the heart of darkness

by Andrea Elizabeth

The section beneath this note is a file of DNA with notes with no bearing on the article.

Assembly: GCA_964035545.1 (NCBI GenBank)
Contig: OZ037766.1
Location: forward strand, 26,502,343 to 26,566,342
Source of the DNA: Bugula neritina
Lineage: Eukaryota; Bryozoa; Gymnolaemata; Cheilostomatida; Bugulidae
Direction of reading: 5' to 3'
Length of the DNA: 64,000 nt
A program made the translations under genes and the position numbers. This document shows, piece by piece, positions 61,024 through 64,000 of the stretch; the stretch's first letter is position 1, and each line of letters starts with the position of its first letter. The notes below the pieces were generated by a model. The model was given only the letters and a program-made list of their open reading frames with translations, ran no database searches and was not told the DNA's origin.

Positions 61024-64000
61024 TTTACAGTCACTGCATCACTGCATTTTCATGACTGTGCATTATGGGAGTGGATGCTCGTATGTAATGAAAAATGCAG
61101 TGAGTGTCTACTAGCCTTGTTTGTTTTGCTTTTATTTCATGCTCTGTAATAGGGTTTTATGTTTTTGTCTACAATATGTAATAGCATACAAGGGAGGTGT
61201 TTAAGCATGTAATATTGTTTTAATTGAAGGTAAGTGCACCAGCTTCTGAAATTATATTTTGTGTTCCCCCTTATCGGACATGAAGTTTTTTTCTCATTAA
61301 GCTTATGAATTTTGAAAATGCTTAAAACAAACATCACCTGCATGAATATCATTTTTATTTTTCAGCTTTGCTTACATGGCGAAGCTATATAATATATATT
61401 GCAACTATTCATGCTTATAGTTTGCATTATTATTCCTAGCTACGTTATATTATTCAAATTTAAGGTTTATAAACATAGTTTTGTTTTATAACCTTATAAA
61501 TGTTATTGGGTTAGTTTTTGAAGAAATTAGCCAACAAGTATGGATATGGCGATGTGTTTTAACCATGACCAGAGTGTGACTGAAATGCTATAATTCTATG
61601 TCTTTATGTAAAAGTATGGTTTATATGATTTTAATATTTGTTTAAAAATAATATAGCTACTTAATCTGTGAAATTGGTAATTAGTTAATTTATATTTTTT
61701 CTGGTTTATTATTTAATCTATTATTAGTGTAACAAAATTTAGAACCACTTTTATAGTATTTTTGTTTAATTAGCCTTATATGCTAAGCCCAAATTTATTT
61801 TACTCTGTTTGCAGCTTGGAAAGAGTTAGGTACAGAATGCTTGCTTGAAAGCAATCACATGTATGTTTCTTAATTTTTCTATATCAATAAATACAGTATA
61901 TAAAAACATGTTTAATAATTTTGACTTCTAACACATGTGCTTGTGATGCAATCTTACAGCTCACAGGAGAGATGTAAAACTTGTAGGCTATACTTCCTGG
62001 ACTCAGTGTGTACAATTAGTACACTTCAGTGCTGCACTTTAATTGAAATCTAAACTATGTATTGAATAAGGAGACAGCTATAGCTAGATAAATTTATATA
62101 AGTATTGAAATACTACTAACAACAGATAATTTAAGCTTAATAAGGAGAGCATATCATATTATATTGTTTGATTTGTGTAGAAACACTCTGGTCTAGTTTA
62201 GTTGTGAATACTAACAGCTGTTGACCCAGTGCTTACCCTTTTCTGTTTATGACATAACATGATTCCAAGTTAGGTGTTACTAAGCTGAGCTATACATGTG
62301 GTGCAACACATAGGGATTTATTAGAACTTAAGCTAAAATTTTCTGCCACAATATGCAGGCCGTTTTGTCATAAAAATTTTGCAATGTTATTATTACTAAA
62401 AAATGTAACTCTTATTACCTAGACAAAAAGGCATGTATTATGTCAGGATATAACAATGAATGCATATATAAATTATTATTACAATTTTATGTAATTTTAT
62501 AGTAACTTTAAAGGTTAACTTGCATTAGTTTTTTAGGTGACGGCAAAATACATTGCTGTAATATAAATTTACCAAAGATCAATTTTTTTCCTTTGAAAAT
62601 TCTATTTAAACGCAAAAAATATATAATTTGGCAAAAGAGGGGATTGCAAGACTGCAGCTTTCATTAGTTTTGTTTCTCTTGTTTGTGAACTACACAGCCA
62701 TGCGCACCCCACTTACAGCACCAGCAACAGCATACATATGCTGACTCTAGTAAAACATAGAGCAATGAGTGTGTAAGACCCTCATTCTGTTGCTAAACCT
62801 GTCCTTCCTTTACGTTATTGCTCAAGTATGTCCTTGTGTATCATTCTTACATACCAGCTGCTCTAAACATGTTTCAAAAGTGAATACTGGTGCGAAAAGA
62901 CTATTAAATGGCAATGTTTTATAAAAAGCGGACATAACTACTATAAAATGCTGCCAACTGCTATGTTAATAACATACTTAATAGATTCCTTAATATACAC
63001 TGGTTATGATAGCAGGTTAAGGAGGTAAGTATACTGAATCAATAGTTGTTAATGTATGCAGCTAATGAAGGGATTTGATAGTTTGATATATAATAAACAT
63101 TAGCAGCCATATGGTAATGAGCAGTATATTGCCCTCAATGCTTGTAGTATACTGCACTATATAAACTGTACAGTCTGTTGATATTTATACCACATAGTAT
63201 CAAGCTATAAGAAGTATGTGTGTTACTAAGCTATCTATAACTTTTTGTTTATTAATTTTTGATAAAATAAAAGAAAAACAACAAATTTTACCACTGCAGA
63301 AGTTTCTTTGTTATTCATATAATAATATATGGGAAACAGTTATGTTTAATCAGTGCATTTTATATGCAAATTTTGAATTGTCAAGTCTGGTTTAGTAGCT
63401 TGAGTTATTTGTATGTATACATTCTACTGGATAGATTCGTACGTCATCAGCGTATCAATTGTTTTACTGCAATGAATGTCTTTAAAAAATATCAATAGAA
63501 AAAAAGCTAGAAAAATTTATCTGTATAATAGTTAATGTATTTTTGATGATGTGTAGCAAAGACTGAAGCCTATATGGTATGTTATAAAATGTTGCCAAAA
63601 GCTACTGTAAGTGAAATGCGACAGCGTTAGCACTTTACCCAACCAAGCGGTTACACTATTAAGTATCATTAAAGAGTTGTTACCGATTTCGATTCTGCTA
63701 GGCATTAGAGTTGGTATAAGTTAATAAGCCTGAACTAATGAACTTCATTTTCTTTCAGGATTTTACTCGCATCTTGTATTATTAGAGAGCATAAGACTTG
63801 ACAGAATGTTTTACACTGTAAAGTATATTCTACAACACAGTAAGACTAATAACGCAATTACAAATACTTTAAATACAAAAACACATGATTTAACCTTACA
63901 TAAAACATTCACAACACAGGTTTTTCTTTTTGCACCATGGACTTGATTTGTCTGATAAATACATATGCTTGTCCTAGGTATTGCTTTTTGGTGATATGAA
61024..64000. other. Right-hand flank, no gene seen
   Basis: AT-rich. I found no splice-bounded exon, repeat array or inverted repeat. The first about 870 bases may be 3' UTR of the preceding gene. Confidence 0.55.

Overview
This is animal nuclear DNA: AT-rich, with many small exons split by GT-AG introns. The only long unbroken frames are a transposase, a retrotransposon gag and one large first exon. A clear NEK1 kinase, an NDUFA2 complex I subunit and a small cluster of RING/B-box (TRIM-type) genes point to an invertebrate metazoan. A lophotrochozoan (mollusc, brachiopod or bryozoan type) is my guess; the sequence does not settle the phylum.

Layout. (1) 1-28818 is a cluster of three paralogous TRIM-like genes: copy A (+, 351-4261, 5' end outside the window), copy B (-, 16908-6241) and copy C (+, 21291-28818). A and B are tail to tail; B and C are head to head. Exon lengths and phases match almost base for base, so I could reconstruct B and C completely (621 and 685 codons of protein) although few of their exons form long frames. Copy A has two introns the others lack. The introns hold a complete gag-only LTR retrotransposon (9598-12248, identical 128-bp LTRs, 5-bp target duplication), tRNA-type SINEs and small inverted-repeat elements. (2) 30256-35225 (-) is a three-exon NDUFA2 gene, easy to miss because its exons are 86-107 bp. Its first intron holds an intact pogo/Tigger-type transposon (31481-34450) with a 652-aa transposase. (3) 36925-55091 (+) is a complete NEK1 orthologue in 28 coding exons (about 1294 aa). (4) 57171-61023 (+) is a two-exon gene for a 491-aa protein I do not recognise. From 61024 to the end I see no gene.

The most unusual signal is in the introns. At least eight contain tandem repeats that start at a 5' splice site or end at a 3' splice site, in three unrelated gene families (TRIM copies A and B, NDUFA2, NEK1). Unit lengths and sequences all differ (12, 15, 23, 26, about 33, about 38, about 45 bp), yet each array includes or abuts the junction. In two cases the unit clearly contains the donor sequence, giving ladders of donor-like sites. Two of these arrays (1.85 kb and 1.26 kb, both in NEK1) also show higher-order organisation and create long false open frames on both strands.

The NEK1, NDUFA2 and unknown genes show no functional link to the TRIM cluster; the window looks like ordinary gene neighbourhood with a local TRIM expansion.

The coalescence of divine and human activities is thus, for Maximus, a way in which man is deified and God makes Himself present to the world. The root of this exchange is charity, and it is in charity that Maximus finds the real meaning of the Dionysian ascent into darkness. In his Epistle 2 (On Charity) Maximus infers the importance of charity from the principle that “like is known by like.” Much like Gregory of Nyssa, he uses the principle that like is known by like to insist that to know God requires becoming godlike. The divine characteristic he has in mind is, in the first place, freedom from the passions that fragment the psyche; this in turn is acquired only through the kind of love that “joins inclination to nature,” returning the soul to its natural and unified condition. It is precisely such love that manifests God to the world. (Aristotle East and West, p. 199)

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